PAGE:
Bill Ward (Coronation Street, Emmerdale, Everybody’s Talking About Jamie) is brilliant as Gerald, former foreman of Gaz and husband to Linda, who has been out of work for six months and though shame, has been hiding his new unemployed status from her. He lives a secret life and pretends he has been going to work every day by dressing in his suit but instead, sitting on a bench or visiting the Job Club. And it’s at a meeting at the Job Club that Gaz shares his brilliant, cunning, fantastic plan to help remedy all their financial difficulties; after seeing hordes of women spilling out of the local club after a ‘Chippendales’ show, he decides they should create their very own striptease group. Brilliant it may be, but there’s just one tiny, little, insignificant problem - they are not really stripper material, either in looks, skill or temperament! Undeterred by this fact, the plan is set in motion and to boost their numbers, they hold auditions which had the audience in tears (laughing, I might add!).
Along the way and with young Nathan as their manager, they recruit Horse, played to perfection by Ben Onwukwe (The Shawshank Redemption, Professor T, Marcella), who impresses with his Funky Chicken moves and unexpected rhythm despite a dodgy hip, and Guy, played by Jake Quickenden (Footloose, Hair, X Factor, Dancing on Ice) who leaves many of the audience members screaming in delight at his ‘big’ reveal of his not-so-hidden talent. The group is complete, and rehearsals begin. Gerald is given the role of choreographer due to his experience in ballroom dancing and after a few false starts it’s all steam ahead.
The path to the performance doesn’t run smooth however, and there are twists and turns ahead. All the characters take knocks to their confidence, reveal secrets about themselves, share their nerves about stripping and showing their bodies to hundreds of women, and struggle, in their own ways, along the path to self-acceptance and belief. Make no mistake, despite being a comedy, the production sensitively touches on serious subjects such as unemployment, fathers' rights, depression, erectile issues, homosexuality, body image, working class culture and suicide in moments which are gentle, heart-warming and thoughtfully characterised.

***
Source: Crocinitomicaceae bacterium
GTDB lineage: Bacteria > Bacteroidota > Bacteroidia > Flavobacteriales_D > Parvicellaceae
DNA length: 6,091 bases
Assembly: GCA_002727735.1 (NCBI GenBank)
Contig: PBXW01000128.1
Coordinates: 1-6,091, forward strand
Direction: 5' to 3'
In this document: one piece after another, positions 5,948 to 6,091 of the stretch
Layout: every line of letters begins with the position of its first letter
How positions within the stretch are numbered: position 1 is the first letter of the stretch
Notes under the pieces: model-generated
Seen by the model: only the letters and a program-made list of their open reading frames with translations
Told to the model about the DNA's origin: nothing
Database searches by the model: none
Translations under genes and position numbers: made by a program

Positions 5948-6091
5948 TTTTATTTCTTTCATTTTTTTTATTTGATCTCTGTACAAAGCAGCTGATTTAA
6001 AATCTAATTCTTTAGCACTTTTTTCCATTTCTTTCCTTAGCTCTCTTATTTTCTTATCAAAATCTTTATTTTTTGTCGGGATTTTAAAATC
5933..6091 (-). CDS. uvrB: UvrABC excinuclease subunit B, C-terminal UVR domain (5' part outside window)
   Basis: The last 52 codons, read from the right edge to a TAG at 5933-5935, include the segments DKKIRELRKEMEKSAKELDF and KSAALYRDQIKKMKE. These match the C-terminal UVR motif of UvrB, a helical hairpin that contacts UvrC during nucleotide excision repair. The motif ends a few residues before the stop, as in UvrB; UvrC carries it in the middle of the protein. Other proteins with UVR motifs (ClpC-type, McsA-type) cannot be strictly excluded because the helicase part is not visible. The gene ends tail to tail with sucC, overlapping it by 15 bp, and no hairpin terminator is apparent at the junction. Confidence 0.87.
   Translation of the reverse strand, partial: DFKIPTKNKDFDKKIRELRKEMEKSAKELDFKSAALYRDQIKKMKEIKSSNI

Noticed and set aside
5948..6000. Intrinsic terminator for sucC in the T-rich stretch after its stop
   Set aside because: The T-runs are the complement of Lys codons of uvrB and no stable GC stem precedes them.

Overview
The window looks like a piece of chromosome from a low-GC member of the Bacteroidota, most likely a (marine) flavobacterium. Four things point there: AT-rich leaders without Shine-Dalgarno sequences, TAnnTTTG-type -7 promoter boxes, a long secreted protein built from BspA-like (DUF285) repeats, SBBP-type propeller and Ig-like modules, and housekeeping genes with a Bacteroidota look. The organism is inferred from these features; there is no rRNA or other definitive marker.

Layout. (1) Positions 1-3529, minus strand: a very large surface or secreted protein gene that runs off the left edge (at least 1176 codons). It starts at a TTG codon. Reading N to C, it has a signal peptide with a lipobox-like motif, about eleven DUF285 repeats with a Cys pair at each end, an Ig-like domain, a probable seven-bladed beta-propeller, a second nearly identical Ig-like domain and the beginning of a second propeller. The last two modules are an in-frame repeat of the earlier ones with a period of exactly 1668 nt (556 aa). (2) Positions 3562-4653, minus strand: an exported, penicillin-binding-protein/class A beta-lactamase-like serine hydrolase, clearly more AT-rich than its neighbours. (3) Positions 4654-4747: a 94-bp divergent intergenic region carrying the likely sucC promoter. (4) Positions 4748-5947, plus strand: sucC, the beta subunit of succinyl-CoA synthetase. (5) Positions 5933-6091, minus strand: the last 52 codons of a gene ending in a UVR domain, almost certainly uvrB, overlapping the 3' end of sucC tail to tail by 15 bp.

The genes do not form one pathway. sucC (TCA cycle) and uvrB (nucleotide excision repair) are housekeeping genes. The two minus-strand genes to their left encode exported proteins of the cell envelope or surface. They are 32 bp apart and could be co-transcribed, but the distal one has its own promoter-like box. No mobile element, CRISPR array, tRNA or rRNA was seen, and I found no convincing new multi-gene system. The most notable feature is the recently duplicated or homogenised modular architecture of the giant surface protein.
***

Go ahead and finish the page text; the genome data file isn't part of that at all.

From the outset, the often laugh-out-loud moments intersperse with fantastically delivered dry humour. Throw in some 90s beats and the constantly, cleverly moving, and dynamic scenery, this production really is fantastic fun. Additional mentions really must go to the set and costume design, by Jasmine Swan, lighting design by Andrew Exeter and sound design by Chris Whybrow, all of which add to the overall quality and feel of the production. It really is the perfect recipe for a fantastically entertaining evening.
The Full Monty is a thoroughly cheerful production and it is impossible to come away from without a smile and packed full of true Northern heart and soul. As to ‘that’ final moment – well, you’ll have to watch and wait to see whether the guys leave their hats on or not, but I’d highly recommend you find out in person!
WE SCORE THE FULL MONTY...